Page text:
JUBA (Reuters) - Several thousand South Sudanese rebels have surrendered to the government and returned home from alleged rear bases in neighboring Sudan, government and rebel officials in the south said on Friday.
South Sudan has been struggling to contain insurgencies it claims have been supported by Sudan since it gained independence from its northern neighbor in 2011 under a peace deal that ended one of Africa’s longest civil wars. Sudan denies the allegations.
The north declined to comment on the rebels’ surrender, which follows the two countries agreeing to resume southern oil exports through the north and pledging not to support insurgencies on the other’s territory.
The South Sudan Liberation Army (SSLA), one of the largest rebel groups in the new country, and two other militia groups said they had accepted an amnesty offer from President Salva Kiir.
South Sudan’s army said some 3,000 rebels crossed the border from Sudan where they were believed to have training bases, along with 100 vehicles, including 37 trucks mounted with machine guns and anti-aircraft guns.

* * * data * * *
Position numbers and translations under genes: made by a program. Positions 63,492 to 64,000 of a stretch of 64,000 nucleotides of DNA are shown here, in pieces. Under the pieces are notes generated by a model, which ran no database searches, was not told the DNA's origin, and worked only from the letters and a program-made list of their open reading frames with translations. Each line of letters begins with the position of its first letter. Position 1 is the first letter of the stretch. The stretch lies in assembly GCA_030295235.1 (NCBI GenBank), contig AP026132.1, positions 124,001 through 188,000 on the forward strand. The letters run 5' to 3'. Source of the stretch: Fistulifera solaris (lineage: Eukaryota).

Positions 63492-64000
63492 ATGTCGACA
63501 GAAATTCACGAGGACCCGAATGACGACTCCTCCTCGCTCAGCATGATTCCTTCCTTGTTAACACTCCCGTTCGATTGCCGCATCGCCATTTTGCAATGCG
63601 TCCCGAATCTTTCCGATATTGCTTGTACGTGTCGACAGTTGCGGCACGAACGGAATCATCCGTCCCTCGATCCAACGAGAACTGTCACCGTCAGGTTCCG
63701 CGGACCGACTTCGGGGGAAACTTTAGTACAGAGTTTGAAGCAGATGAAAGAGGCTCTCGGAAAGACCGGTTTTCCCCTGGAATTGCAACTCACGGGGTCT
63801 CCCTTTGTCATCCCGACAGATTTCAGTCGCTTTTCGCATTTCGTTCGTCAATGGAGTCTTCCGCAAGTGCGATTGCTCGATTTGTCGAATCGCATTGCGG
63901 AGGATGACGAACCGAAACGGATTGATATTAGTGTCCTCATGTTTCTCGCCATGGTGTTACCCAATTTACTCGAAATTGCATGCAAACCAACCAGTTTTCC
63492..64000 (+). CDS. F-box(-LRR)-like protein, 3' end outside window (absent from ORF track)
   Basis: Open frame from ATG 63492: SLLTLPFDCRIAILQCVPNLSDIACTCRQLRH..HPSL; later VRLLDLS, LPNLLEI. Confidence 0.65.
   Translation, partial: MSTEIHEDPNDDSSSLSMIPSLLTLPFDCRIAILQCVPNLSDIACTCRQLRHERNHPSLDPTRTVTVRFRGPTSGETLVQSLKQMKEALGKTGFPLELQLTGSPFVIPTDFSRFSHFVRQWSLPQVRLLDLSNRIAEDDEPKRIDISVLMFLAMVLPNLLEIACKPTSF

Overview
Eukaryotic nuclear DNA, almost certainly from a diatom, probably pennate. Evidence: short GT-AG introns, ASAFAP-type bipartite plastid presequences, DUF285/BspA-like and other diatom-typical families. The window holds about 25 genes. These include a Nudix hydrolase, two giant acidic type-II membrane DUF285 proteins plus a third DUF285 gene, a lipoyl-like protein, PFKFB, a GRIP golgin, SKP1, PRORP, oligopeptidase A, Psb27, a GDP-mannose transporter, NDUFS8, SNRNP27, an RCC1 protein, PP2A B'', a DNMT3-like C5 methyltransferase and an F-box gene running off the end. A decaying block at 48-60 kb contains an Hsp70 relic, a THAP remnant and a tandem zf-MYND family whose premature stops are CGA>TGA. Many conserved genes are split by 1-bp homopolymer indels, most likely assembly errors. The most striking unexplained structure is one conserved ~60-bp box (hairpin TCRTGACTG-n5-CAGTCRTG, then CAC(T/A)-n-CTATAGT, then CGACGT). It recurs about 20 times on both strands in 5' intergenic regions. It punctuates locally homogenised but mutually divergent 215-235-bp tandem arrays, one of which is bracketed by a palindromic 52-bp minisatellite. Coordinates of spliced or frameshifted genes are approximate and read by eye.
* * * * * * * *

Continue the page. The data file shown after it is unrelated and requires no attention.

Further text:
“Our forces have joined the peace process with the South Sudan army,” SSLA spokesman Gordon Buay said.
Sudan’s army spokesman al-Sawarmi Khalid declined to comment, saying only that international peacekeepers monitoring the border could confirm any crossing.
Incidents in the remote border area are hard to verify.
Security analysts say hundreds of people were killed in clashes between the SSLA and Southern government forces in November 2011 and March 2012 in Unity State, although the group has not been active recently.
Tension has plagued ties between the two countries since their messy divorce following a peace deal in 2005 that ended more than 20 years of civil war, with deadly border clashes breaking out a year ago.
While Khartoum has accused Juba of backing rebels in two northern border states and its western region of Darfur, South Sudan has long said Sudan was backing militias on its territory.
South Sudan’s army spokesman Philip Aguer said the rebel surrender might be linked to this month’s visit of Sudan’s President Omar Hassan al-Bashir to Juba during which he pledged to normalize relations.
“If Sudan was still hostile, it would have attacked them because they were moving with a lot of equipment,” Aguer said.
Aguer said this was the largest surrender since 2006, when rebels led by Paulino Matip capitulated.
“(This) is a significant development toward improved relations between Sudan and South Sudan. It shows that concrete deals were signed during Bashir’s recent visit to Juba,” said Jonah Leff, a regional analyst for the Small Arms Survey.
Additional reporting by Ulf Laessing in Khartoum; Editing by Hugh Lawson